Leprosy remains a public health problem in 32 countries, but 16 countries contribute to 92% of the leprosy problem in the world, viz:- India, Brazil, Indonesia, Bangladesh, Nigeria,Myanmar, Mozambique, Democratic Republic of the Congo, Nepal, Ethiopia, Madagascar, Sudan, Philippines, Guinea, Niger and Cambodia.
The global strategy and plan of action for eliminating leprosy as a public health problem (that is, reducing the prevalence of the disease to below one case per 10,000 population at global and national levels) has been so successful that it is now possible to envisage eliminating the disease at sub-national levels and thus bringing about a further reduction in transmission. In all countries where leprosy is still occurring, this target should result in stopping the disease and its social, physical, cultural and economical consequences. Based on simplified approaches to case-finding at community level, MDT treatment and epidemiological surveillance, the global elimination strategy has proved to be one of the most cost-effective interventions in the public health domain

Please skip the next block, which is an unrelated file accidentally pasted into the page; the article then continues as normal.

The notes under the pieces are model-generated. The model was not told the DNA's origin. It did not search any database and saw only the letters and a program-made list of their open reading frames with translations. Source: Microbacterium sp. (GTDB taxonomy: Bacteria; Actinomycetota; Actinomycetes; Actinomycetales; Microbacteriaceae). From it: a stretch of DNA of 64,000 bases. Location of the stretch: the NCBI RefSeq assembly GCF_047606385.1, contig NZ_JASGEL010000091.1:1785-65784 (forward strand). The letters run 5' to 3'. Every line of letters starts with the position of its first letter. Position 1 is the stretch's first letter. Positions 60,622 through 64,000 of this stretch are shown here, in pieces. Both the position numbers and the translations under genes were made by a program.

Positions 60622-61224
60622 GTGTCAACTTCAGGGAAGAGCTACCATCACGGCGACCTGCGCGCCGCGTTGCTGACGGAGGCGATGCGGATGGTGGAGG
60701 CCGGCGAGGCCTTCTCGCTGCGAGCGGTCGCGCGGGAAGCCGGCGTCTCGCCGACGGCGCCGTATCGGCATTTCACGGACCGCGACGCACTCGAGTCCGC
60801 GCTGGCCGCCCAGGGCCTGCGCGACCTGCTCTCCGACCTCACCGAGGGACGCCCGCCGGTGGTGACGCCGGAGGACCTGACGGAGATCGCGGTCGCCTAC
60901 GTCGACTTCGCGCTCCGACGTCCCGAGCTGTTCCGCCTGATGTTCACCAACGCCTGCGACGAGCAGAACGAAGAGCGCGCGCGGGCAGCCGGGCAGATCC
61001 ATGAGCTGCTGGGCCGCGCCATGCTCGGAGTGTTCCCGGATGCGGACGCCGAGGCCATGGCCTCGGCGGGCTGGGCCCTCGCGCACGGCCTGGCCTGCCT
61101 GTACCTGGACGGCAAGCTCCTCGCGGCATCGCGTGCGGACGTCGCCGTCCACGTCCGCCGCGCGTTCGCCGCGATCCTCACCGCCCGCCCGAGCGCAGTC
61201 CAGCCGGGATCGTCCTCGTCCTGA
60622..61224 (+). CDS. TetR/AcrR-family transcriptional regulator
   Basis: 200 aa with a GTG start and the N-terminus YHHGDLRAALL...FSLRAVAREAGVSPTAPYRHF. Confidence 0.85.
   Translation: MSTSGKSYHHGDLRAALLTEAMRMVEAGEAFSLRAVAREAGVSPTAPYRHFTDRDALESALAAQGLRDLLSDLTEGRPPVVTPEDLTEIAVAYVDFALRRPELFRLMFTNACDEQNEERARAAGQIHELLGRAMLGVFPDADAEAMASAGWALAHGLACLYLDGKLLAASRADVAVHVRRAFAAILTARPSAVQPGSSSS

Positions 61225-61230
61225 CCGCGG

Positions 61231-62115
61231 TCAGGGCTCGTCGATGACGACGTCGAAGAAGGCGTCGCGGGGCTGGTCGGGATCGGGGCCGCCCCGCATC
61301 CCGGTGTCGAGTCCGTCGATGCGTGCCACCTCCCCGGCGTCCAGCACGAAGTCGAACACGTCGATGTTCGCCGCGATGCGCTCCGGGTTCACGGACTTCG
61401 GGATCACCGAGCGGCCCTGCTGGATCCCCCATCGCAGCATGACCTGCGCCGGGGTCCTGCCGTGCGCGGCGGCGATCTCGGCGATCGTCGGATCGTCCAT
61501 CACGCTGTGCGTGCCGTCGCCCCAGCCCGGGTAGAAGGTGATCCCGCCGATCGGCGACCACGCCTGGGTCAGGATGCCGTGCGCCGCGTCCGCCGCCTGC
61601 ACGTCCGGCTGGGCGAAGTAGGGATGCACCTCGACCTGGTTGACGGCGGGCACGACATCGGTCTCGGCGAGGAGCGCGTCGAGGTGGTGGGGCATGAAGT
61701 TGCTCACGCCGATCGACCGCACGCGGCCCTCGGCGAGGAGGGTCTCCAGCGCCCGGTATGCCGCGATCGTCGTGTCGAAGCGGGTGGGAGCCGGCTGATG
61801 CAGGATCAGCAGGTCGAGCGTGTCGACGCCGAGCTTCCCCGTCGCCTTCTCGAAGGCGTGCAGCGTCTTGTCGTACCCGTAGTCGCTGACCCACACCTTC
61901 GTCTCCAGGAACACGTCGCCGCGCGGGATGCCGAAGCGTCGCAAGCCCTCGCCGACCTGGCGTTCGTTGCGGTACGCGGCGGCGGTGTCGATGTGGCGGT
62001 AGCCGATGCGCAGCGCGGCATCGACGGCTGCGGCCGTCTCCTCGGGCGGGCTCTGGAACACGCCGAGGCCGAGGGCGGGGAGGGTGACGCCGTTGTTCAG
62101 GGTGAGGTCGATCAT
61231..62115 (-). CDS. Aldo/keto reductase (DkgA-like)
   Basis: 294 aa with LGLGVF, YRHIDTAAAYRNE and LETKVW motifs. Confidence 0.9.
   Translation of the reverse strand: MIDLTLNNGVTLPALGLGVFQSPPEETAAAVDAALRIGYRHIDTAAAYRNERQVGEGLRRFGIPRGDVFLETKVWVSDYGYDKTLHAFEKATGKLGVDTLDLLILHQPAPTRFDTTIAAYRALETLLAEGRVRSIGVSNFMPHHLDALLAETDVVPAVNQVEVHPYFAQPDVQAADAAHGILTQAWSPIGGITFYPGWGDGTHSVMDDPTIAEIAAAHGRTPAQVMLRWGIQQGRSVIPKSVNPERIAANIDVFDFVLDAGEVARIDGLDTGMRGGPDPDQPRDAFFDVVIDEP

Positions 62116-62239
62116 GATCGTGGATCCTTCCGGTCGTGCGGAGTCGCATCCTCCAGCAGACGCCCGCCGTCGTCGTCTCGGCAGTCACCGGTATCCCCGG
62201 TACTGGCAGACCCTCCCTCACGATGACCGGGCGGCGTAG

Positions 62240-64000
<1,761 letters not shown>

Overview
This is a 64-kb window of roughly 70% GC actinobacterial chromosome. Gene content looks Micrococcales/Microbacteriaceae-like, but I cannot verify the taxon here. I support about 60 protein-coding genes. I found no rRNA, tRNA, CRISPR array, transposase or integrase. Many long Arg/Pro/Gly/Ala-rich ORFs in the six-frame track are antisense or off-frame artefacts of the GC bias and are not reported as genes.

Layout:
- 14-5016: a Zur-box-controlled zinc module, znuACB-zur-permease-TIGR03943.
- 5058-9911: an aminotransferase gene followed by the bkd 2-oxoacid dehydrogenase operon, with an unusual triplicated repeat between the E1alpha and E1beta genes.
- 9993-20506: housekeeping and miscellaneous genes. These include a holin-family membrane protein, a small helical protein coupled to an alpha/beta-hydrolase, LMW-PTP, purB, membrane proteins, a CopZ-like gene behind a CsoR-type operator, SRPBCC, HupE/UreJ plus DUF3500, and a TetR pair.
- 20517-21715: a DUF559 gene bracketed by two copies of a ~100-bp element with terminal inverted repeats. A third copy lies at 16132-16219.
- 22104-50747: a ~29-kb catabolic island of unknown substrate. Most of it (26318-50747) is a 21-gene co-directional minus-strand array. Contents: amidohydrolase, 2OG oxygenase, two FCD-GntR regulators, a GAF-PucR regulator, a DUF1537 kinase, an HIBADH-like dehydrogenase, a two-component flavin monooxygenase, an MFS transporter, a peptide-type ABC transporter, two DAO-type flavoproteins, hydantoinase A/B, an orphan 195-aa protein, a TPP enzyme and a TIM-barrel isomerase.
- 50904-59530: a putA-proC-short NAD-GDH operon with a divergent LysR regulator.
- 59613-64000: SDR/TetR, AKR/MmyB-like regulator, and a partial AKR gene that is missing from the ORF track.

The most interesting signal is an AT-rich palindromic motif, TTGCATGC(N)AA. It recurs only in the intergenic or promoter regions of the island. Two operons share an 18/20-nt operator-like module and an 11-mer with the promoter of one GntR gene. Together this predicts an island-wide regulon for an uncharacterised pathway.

It is now essential for countries where leprosy still occurs, to identify districts or pockets where the prevalence continues to be high and where the community is at higher risk of being infected with M.leprae. Based on this, such countries should : promote extensive community awareness campaigns at the most peripheral levels; continue to apply simplified diagnosis and treatment with MDT in order to facilitate the integration of leprosy elimination activities into general health services; promote the prevention of disabilities (POD), particularly during treatment; and maintain strict epidemiological surveillance."